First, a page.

(CNN)Senate Majority Leader Mitch McConnell has insisted repeatedly this week that senators have been responsible in following proper health precautions amid the pandemic, wearing masks while they “practice social distancing.”
But the scene on the Senate floor tells a different story.
A CNN review of hours of footage from September 29 through October 1 shows senators often crowding one another — face-to-face and shoulder-to-shoulder — and carrying on extended conversations in the chamber.
In a striking scene, the three Republican senators who recently tested positive — Mike Lee of Utah, Thom Tillis of North Carolina and Ron Johnson of Wisconsin — were surrounded by more than a dozen masked senators packed together as they waited for their turns to vote, just days before all three received their diagnoses.
Plus, six senators were seen in the chamber for votes not wearing masks at all.
The US Centers for Disease Control and Prevention says the spread of the disease typically happens during a “prolonged period,” while the US Capitol physician’s office recommends keeping face-to-face interactions to less than 15 minutes when possible. On the floor, senators are typically interacting for less than 15 minutes. But the CDC also says people should stay at least 6 feet, or about two arms’ length, away from people “who are not from your household in both indoor and outdoor spaces” to maintain a social distance.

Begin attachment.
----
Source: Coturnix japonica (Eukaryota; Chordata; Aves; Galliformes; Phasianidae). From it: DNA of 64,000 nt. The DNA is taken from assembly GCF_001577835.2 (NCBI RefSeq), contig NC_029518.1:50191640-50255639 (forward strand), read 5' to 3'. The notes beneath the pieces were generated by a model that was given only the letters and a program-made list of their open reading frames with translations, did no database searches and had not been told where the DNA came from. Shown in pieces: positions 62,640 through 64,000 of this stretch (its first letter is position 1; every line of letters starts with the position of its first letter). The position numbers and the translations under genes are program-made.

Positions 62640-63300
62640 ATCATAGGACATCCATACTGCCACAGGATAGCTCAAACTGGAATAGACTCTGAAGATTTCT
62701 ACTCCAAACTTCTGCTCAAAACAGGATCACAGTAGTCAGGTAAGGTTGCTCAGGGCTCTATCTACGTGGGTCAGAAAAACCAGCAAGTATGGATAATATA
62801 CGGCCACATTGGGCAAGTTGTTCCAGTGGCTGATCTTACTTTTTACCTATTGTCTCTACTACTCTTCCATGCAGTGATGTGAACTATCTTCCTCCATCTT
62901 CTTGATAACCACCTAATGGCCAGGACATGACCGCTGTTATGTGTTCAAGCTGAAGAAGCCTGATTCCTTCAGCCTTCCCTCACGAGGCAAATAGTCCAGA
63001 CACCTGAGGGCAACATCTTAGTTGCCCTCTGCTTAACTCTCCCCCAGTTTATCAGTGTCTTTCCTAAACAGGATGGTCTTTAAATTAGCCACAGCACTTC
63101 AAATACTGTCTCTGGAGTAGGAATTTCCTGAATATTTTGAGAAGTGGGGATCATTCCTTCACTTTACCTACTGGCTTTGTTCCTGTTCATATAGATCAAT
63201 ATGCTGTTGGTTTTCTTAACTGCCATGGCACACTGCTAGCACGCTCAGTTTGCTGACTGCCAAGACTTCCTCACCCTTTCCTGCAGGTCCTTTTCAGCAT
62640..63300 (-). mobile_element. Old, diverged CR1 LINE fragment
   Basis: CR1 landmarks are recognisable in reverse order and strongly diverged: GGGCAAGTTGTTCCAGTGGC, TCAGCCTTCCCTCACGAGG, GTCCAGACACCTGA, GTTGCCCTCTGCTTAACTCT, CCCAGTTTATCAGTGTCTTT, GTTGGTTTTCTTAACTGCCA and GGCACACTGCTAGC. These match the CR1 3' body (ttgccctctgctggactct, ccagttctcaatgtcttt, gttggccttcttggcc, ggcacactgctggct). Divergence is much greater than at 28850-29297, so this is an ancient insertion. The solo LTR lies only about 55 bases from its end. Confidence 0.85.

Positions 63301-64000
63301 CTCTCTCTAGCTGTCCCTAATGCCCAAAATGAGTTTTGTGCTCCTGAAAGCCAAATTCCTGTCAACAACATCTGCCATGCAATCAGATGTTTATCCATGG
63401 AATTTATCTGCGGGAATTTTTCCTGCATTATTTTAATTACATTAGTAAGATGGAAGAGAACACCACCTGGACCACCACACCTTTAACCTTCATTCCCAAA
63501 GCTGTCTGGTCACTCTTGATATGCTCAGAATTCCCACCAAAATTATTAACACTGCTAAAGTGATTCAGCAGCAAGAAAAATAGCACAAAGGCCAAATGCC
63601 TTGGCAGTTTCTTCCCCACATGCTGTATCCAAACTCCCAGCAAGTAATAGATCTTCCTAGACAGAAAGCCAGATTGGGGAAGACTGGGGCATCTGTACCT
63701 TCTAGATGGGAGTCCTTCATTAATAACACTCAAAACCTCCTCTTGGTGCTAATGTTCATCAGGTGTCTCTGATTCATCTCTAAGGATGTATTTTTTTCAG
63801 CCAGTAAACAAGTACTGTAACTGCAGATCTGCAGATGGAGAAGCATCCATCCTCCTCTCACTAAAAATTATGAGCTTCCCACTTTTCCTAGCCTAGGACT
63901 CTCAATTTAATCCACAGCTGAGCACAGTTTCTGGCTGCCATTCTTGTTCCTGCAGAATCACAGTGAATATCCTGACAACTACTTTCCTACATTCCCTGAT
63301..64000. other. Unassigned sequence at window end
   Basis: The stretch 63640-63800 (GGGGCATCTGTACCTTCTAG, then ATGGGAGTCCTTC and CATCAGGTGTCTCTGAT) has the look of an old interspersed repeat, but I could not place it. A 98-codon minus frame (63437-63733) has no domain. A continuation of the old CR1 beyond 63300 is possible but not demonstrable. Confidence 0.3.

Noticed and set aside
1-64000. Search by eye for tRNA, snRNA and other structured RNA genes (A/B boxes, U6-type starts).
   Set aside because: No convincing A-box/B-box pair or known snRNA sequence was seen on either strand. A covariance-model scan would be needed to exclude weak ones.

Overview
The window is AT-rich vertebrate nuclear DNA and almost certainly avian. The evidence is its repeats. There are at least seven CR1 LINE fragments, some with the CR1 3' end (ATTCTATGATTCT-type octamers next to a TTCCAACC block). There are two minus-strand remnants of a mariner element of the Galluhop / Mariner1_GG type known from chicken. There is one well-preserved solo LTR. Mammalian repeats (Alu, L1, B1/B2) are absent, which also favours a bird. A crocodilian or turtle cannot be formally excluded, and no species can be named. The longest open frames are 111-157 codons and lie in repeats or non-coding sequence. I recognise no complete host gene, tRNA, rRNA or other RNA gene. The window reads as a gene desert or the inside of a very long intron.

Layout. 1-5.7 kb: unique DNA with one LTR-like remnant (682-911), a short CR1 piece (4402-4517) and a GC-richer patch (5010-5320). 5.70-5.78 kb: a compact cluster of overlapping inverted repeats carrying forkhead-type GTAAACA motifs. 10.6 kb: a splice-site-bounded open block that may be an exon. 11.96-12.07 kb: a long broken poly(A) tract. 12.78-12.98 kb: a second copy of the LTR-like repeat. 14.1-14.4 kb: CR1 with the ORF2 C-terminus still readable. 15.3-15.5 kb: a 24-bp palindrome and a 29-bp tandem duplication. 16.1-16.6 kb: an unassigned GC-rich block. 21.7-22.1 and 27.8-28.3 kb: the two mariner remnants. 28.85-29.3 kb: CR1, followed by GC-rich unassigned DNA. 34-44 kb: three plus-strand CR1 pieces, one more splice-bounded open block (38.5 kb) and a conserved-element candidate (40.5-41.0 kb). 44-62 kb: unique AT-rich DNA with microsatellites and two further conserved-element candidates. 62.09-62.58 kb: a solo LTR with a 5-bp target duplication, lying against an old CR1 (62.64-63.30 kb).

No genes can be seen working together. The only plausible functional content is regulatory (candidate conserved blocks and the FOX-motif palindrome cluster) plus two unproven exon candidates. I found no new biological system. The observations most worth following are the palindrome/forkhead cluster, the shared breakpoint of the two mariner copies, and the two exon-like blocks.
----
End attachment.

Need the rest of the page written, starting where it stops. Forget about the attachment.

The CDC recommends wearing a mask if that’s not possible. But masks — when senators do wear them — don’t offer full protection, which makes distancing critical.
And on the Senate floor, in the hallways and on elevators, senators of both parties often ignore that distancing suggestion.
The issue has taken on heightened importance as the virus has spread in the White House and infected the three Senate Republicans. As a result, McConnell abruptly scrapped the Senate’s session and delayed bringing back the chamber back until October 19 as the Senate races to confirm Amy Coney Barrett to the Supreme Court before Election Day.
A ‘superspreader event’
Seven senators, including Lee and Tillis, were at the White House last month when President Donald Trump announced Barrett’s nomination, something that Dr. Anthony Fauci, the nation’s top infectious disease specialist, on Friday called a “superspreader event” that led to a number of infections. Those seven senators all returned to the Capitol last week and participated in votes, hearings and private meetings.
Many people at the event, including Lee, did not wear masks, and Tillis was seen not wearing one while inside the White House that day. Johnson was not at the event, but he was at the Capitol last week and seated next to Lee at a socially distanced table during a Senate Commerce, Science and Transportation Committee hearing.
Many senators have tested negative despite the outbreak at the White House, while many others have not said if they’ll get a Covid-19 test. The Capitol lacks widespread testing for lawmakers even though they are at increased risk because they travel across the country. A broad-scale testing program is something both McConnell and House Speaker Nancy Pelosi have rejected despite pleas from both parties.
But Senate Democratic leaders have demanded that senators prove they have negative test results before returning to committee business or to the Senate floor, an idea that McConnell also has rejected. The reason, the Kentucky Republican argues, is that senators have been following CDC recommendations and have modeled good behavior in the Senate.
Yet that’s not always the case.
Lack of social distancing